Understanding the data: Even if the data source gets identified, the same type of data is often represented differently from different sources. This may be as simple as different measurement units (eg. – Celsius vs Fahrenheit for temperature) or something more sophisticated as the object model for a data object.
Privacy and security policies for data sharing: Personal data about an individual should never be shared without the consent of the individual. It is of paramount importance that we clearly understand the opt-in and/or opt-out consents of individuals regarding collection, sharing, and deletion of data. However, privacy concerns are often painted with too broad a brush and used as an excuse for a blanket ban on sharing data. Personal data can sometimes be shared in aggregate or with appropriate anonymization without violating privacy. Moreover, while non-personal data is usually not subject to privacy considerations, these considerations are often invoked because of a lack of clarity in the interpretation.
AIM: What are the security and privacy issues that creep in while working on massive projects like Smart Cities Mission? What are the possible solutions?
Dr Gopal: There are several security and privacy considerations in the project:
- Cybersecurity: These are the normal cybersecurity considerations of any public cloud platform. Because of the large volume of transactions, these considerations are paramount and subject to stresses in scale and availability.
- Data Privacy
- Data Consent: Data sharing does not mean open data. Some data can be made open to all comers. But, a lot of data is made available for sharing only if the data owner can control who gets access to the data. Thus, a mechanism that protects who gets access, for how long, for what purpose, and under what conditions, is critical for the success of any data-sharing project.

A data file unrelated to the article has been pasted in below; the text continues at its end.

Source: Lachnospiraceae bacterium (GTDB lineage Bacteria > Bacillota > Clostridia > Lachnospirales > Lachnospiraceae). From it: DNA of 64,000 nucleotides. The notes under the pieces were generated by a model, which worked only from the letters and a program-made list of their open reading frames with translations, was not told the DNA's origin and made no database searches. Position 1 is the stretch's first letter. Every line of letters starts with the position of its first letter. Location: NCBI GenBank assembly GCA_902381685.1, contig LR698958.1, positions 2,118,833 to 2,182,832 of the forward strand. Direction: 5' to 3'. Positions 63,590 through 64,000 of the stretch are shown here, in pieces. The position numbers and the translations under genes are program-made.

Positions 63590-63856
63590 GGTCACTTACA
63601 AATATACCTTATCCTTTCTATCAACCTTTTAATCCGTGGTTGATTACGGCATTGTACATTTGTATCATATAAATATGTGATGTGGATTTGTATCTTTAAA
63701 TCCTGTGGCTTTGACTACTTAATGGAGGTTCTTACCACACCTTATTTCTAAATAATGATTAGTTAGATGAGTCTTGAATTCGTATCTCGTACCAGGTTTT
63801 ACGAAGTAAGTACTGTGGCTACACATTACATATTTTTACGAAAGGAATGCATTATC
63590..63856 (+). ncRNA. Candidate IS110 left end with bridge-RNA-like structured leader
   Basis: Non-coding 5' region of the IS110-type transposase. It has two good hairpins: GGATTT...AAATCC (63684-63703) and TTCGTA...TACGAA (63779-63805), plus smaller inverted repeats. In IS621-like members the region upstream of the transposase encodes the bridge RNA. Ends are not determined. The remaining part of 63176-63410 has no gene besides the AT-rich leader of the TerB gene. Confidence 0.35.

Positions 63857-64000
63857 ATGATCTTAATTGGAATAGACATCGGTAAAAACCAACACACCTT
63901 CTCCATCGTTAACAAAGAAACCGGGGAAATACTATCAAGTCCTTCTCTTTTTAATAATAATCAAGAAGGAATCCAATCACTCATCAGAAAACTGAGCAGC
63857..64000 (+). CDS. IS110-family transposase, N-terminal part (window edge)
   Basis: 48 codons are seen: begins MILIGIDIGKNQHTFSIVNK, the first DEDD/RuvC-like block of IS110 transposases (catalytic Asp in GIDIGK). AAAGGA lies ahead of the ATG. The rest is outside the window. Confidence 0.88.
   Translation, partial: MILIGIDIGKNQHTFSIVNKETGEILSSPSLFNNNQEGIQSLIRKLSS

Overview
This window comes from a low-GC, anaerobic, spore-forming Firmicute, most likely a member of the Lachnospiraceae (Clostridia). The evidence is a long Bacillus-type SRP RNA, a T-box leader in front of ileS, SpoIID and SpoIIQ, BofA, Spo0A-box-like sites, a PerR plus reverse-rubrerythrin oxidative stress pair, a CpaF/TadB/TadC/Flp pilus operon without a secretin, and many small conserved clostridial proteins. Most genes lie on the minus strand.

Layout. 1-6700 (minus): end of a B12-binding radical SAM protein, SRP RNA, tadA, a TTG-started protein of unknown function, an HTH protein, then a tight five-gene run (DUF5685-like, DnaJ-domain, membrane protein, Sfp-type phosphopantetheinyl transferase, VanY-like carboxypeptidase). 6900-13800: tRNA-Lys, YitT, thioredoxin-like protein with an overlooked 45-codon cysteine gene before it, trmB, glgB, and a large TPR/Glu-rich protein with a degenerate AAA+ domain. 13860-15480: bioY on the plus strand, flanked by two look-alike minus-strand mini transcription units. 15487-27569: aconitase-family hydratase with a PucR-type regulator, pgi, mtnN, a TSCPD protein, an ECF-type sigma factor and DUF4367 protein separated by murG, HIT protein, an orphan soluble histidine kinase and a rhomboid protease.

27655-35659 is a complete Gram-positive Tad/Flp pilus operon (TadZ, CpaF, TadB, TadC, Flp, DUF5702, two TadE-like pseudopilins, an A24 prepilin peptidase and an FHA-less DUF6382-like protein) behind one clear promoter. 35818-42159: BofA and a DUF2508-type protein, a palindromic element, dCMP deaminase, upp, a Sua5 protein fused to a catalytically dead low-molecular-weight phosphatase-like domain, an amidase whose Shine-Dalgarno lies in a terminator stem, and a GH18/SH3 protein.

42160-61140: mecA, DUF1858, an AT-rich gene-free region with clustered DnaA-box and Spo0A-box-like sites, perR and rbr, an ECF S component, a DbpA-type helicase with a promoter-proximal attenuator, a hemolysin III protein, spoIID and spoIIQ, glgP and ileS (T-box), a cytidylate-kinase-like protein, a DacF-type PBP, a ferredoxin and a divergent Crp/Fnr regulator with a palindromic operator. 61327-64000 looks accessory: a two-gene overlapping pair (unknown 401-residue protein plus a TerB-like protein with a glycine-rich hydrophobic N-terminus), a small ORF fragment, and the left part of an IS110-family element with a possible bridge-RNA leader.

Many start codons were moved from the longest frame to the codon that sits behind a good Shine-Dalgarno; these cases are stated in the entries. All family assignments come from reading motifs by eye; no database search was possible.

- Data Leakage: While most of the data is non-personal in nature, it is possible to “reverse engineer” some personal data from non-personal data. For example, if there are only two houses on a dead-end street, a traffic sensor will “leak” the comings and goings of specific individuals. That same sensor, mounted on a busy main road, will not divulge any personal data.
- Follow best practices
- Institute clear policies with respect to what data can be safely shared.
- Adopt a formal consent mechanism based on the methods proposed in the recent report on Non-Personal Data published by the panel of experts assembled by MeitY. The adoption would involve the nominations of data trustees and data custodians.
- Use cryptographic techniques such as differential privacy to ensure data is not leaked.
AIM: What are the opportunities/challenges IUDX have come across?
Dr Gopal: India has unique challenges and opportunities:
Governmental support: The central government has been proactive in funding and advocating a data-driven model for urban governance. The National Urban Digital Mission was recently launched by the Ministry of Housing and Urban Affairs. The IUDX platform is evidence of this.
The scale and scope of urban problems are much higher than in almost all other countries. Often small countries are held up as “models” of data-driven governance, forgetting that the size of those countries is often that of a locality or two in a large Indian metro. For example, a frequently quoted poster child of “Smart cities” is Estonia, which has a total population of 13 Lakhs. In contrast, the city of Bangalore, by itself, is nearly 100 Lakhs.
In addition, India’s diversity, economically, educationally, socially, and ethnically is unparalleled. Solutions have to be designed to bridge this diversity, offering services and benefits to all segments of society.
AIM: What are your views on the current data exchange policies in India?
Dr Gopal: India has been quite forward-looking in thinking through the value, benefits and potential pitfall of data sharing. The data privacy bill tabled in the parliament is a forward-looking document, which addresses many thorny issues in balancing individual rights with the public good. The previously mentioned report on Non-Personal Data is a visionary document, which takes a view of data sharing that emphasizes community rights and public good.
However, we do need to understand that data sharing is a new field and the data policies will have to be ever-evolving based on our collective learning as we take steps to use data for addressing everyday issues. We also need to bridge the gap between policy and its implementation to reap true benefits. The need of the hour is to educate and train personnel across the data sharing ecosystem to improve our understanding of the nature of a data economy.
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I am a journalist with a postgraduate degree in computer network engineering. When not reading or writing, one can find me doodling away to my heart’s content.